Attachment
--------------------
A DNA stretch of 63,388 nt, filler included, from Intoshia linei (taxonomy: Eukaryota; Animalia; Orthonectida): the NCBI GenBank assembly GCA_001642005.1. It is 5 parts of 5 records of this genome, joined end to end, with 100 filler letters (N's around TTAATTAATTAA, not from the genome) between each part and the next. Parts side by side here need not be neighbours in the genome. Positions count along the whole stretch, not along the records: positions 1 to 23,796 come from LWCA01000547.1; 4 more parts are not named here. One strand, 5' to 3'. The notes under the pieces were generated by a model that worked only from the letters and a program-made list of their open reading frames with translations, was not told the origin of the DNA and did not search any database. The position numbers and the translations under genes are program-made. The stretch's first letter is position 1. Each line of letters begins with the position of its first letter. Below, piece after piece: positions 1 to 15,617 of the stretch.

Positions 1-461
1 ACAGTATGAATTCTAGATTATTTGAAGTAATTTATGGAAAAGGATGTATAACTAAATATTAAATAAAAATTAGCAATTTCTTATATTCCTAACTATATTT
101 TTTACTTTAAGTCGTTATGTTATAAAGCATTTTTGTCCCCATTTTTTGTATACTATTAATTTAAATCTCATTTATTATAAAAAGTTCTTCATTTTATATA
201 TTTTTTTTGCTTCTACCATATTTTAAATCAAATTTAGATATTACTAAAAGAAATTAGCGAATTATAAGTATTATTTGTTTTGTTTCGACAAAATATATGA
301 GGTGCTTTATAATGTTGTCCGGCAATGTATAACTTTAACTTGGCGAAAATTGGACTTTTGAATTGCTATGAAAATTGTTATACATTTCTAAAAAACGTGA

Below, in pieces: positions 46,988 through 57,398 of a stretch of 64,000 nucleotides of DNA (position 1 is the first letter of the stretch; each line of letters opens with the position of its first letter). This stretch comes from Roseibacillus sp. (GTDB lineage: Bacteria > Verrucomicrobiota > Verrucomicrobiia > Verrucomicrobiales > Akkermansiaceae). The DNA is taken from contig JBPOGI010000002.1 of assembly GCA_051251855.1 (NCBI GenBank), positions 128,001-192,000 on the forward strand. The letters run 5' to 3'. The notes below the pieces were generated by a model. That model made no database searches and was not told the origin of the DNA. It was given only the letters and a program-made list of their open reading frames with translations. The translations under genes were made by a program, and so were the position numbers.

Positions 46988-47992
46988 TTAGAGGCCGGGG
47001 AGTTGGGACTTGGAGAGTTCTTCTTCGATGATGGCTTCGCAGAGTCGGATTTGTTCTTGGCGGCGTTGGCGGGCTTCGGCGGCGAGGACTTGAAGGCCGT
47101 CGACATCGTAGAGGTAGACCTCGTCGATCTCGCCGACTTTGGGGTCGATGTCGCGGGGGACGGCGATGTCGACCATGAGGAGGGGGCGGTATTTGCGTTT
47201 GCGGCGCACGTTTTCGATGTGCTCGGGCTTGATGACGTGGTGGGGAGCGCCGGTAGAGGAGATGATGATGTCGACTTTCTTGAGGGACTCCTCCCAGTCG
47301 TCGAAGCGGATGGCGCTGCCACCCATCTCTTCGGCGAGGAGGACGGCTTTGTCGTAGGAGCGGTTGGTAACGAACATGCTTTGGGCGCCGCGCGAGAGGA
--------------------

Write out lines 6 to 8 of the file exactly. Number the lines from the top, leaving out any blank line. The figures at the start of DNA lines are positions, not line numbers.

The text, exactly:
301 GGTGCTTTATAATGTTGTCCGGCAATGTATAACTTTAACTTGGCGAAAATTGGACTTTTGAATTGCTATGAAAATTGTTATACATTTCTAAAAAACGTGA

Below, in pieces: positions 46,988 through 57,398 of a stretch of 64,000 nucleotides of DNA (position 1 is the first letter of the stretch; each line of letters opens with the position of its first letter). This stretch comes from Roseibacillus sp. (GTDB lineage: Bacteria > Verrucomicrobiota > Verrucomicrobiia > Verrucomicrobiales > Akkermansiaceae). The DNA is taken from contig JBPOGI010000002.1 of assembly GCA_051251855.1 (NCBI GenBank), positions 128,001-192,000 on the forward strand. The letters run 5' to 3'. The notes below the pieces were generated by a model. That model made no database searches and was not told the origin of the DNA. It was given only the letters and a program-made list of their open reading frames with translations. The translations under genes were made by a program, and so were the position numbers.

Positions 46988-47992